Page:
An indication of that, and I was going to do it and last night I was doing something else — I was going to put the chart up here if you started to look at the bond market related to provider systems, you can start to see their ratings go down, because people were starting to wonder, were they going to be able to repay their debts? Luckily it didn’t get that close to the brink, but it was enough that I can tell you there were some pretty interesting conversations going on.
What worries me going forward, personally — I mean I think structurally we’ve learned a lot in the health care system, even in the financing and, you know, what providers should do, right, what their reserves, what their continuity plans should be for black swan events that impact just having to shut it things down and things like that. But there are a whole lot of people missed a whole lot of tests, right? And as an entire health care industry, whether you’re an insurer, a provider, anybody else, we’ve spent years, right, getting people comfortable to go get their breast exams, colorectal exams, none of those are fun, nobody is like yay colonoscopy, yes! But they’re really fucking important, OK? And we missed a lot of them, right? The percentages, breast exams down over 90% in 2020, right? 90%. 9 out of 10 people that would have gotten them didn’t get them. That’s a huge number. We’re starting to see some of them come back but we’re very concerned about who’s missed and most importantly who’s now going to have a discovery and it’s a year later or two years later. So my homework for all of you is to go get those tests that nobody likes to talk about, they’re really fucking important and need to go get them now.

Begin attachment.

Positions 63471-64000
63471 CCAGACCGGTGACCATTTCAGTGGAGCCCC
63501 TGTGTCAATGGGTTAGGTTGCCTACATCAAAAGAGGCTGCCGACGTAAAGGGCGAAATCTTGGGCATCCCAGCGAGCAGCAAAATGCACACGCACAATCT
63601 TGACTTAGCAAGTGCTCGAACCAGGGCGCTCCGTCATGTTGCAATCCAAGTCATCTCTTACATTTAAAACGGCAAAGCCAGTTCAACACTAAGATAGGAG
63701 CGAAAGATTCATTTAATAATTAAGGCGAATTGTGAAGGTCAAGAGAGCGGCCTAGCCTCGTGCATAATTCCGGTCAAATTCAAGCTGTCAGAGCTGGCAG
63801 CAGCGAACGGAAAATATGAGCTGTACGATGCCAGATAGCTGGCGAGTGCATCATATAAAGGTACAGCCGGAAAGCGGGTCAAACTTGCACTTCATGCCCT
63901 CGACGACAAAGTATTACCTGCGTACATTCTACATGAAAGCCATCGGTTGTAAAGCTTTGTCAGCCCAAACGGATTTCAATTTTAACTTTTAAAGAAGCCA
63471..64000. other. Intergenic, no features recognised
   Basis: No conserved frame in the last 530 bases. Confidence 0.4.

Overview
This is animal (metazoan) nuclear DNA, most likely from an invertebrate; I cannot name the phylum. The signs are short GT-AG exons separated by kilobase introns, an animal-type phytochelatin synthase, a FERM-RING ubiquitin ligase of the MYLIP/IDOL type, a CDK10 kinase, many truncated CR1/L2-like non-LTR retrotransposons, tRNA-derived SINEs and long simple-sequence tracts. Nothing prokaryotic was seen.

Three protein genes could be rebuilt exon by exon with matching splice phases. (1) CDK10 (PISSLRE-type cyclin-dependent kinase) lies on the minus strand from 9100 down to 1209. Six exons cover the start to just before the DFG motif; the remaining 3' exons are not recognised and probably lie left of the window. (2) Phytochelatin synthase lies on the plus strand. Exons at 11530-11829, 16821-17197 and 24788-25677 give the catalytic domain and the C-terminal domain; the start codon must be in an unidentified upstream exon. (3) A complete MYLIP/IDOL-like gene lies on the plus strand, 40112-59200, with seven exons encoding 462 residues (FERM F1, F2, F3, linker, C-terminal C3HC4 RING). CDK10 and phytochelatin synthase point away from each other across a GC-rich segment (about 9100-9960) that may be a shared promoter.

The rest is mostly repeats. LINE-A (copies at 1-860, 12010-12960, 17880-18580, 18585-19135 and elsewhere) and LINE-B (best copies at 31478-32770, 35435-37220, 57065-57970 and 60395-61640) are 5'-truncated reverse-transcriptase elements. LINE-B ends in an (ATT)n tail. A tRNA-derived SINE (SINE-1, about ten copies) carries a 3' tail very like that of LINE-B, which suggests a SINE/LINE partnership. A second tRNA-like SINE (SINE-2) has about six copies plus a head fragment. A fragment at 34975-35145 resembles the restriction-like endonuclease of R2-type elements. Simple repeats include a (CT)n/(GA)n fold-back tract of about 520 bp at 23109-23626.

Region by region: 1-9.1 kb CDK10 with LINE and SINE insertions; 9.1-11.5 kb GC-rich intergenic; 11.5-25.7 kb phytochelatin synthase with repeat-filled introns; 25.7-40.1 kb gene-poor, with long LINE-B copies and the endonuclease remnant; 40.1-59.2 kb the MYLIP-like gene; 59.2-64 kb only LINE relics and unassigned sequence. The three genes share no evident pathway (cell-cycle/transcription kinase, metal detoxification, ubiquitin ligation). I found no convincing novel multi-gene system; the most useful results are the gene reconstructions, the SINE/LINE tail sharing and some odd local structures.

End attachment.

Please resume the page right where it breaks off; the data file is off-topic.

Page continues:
From here I would say we achieved a new normal, and more importantly, there was a new national system in place. There’s these magical things called ICD codes. That’s like — the fact that you got a sliver in your right big toe has an ICD code different than one you got in your left toe kind of thing. We had to create these for Covid and coronavirus, you know, the industry did. A lot of technology fun at that point about how do you update your systems at a rapid rate to keep up with that. But from there that was a national perspective. So that’s my view about a national pandemic, sleep well. The system is, I think, OK. I think it’s OK to talk about the risk that the health care system had from just a structural perspective, now that we know that I think we’ve largely corrected that even for the going-forward.